Since you would be taking the Ortho 1/35 OR the Provera OR the prometrium to develop the milk making structures of your breasts and not for contraception, you can start the protocols at any time with your doctor’s knowledge and support. The sooner you can begin the bcp/domperidone combination, the more breastmilk you can expect. The starting dose of domperidone that our doctors recommend is 10 mg 4 times per day for the first week and then increase to 20 mg 4 times per day. Again, check with your doctor.
Kindly stop the birth control pills approximately 6 – 8 weeks before your baby is due to arrive, maintain the domperidone, add the herbs and begin pumping with a good electric breast pump. Hand pumps are not up to the job. The double electric pump fools your body into thinking you have a really hungry set of twins at the breast and is the fastest way to increase your milk supply. You’ll need to pump every 3 hours (a minimum of 8 times in 24 hours for 20 – 30 minutes each session).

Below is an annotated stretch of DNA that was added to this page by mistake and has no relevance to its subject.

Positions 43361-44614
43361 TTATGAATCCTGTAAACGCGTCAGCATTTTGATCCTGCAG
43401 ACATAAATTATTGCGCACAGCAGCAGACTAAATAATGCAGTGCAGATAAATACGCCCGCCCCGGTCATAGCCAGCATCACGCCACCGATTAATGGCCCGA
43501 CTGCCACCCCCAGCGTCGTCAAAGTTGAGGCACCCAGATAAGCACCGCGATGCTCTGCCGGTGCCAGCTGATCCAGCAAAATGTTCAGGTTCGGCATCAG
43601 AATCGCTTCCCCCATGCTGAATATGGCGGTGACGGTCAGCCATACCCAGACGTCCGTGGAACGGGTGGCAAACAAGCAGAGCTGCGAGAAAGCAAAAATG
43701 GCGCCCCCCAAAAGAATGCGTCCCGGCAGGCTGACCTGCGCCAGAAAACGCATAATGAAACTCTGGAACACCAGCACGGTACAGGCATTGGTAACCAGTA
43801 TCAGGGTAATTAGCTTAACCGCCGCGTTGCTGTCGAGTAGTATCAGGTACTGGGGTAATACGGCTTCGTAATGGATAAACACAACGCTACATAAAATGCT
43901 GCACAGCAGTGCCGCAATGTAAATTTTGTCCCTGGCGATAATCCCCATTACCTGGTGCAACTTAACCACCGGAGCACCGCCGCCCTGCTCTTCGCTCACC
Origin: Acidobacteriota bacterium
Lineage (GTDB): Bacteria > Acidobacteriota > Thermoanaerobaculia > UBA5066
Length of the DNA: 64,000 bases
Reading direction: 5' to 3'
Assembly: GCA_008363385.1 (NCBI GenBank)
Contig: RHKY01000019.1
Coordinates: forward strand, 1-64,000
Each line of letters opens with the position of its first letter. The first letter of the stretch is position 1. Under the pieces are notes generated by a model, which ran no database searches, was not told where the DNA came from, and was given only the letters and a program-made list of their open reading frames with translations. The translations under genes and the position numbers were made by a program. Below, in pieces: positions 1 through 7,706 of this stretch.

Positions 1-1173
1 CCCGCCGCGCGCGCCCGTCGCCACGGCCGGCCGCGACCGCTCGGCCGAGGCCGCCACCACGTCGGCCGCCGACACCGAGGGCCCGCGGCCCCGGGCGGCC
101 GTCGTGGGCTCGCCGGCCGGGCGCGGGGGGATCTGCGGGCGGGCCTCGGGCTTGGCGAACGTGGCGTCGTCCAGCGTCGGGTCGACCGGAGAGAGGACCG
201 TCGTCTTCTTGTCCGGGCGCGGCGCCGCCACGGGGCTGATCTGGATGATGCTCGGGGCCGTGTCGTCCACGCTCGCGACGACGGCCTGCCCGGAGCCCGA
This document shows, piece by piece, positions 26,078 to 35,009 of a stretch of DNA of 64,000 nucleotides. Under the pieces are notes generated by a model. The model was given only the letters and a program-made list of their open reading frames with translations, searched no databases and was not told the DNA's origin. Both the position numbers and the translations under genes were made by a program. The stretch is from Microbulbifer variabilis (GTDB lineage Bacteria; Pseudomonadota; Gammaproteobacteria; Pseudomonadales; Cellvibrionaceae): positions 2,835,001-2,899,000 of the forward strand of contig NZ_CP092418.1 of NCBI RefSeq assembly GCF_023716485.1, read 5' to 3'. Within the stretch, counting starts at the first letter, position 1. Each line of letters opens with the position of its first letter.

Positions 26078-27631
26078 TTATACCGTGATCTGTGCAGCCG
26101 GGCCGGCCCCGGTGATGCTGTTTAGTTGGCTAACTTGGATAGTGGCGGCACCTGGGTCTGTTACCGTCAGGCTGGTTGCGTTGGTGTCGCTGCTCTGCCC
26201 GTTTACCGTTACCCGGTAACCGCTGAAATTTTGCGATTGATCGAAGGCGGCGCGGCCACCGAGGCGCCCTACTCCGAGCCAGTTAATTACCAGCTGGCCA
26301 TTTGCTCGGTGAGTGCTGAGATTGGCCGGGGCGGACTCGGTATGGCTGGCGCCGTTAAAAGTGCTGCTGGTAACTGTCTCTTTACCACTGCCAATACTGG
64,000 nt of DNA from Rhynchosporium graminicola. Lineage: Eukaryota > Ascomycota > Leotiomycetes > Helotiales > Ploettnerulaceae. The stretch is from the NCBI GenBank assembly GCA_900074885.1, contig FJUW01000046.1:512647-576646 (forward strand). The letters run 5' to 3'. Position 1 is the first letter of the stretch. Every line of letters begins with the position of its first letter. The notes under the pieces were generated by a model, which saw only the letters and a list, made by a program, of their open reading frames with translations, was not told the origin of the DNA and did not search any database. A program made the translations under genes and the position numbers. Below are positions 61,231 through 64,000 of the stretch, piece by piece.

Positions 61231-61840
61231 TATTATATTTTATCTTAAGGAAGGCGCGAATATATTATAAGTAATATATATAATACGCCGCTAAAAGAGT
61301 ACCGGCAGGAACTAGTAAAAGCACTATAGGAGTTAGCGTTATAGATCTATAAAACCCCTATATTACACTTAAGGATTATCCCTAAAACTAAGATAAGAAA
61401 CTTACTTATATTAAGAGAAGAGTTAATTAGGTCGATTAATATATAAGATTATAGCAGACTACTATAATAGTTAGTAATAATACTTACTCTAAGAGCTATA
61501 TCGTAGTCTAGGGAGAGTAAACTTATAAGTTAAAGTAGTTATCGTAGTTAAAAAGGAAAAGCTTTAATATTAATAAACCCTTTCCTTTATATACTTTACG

Once you’ve started pumping you can add the herbs Blessed Thistle herb (approx 390 mg per capsule) and Fenugreek seed (approx 610 mg per capsule). Most mothers take 3 capsules of each 3 times a day with their meals and their domperidone ½ hour before meals for best absorption.
They also try to eat oatmeal for breakfast at least 3 times a week and drink 6 glasses of water a day but it’s important that you don’t overdo the water. Just drink water when you’re thirsty.
You can expect clear drops, which become more opaque. Then spray, then stream. It may take a few days, a week, or two, or more for you milk supply to come in. Everyone is different.
If your baby arrives before you have completely built your milk supply, you simply maintain the domperidone/herbs, and put your baby to the breast with the help of a supplemental feeding tube device filled with either donor breast milk or formula. It helps to pump for about 10 minutes after most feeds to further build your milk supply.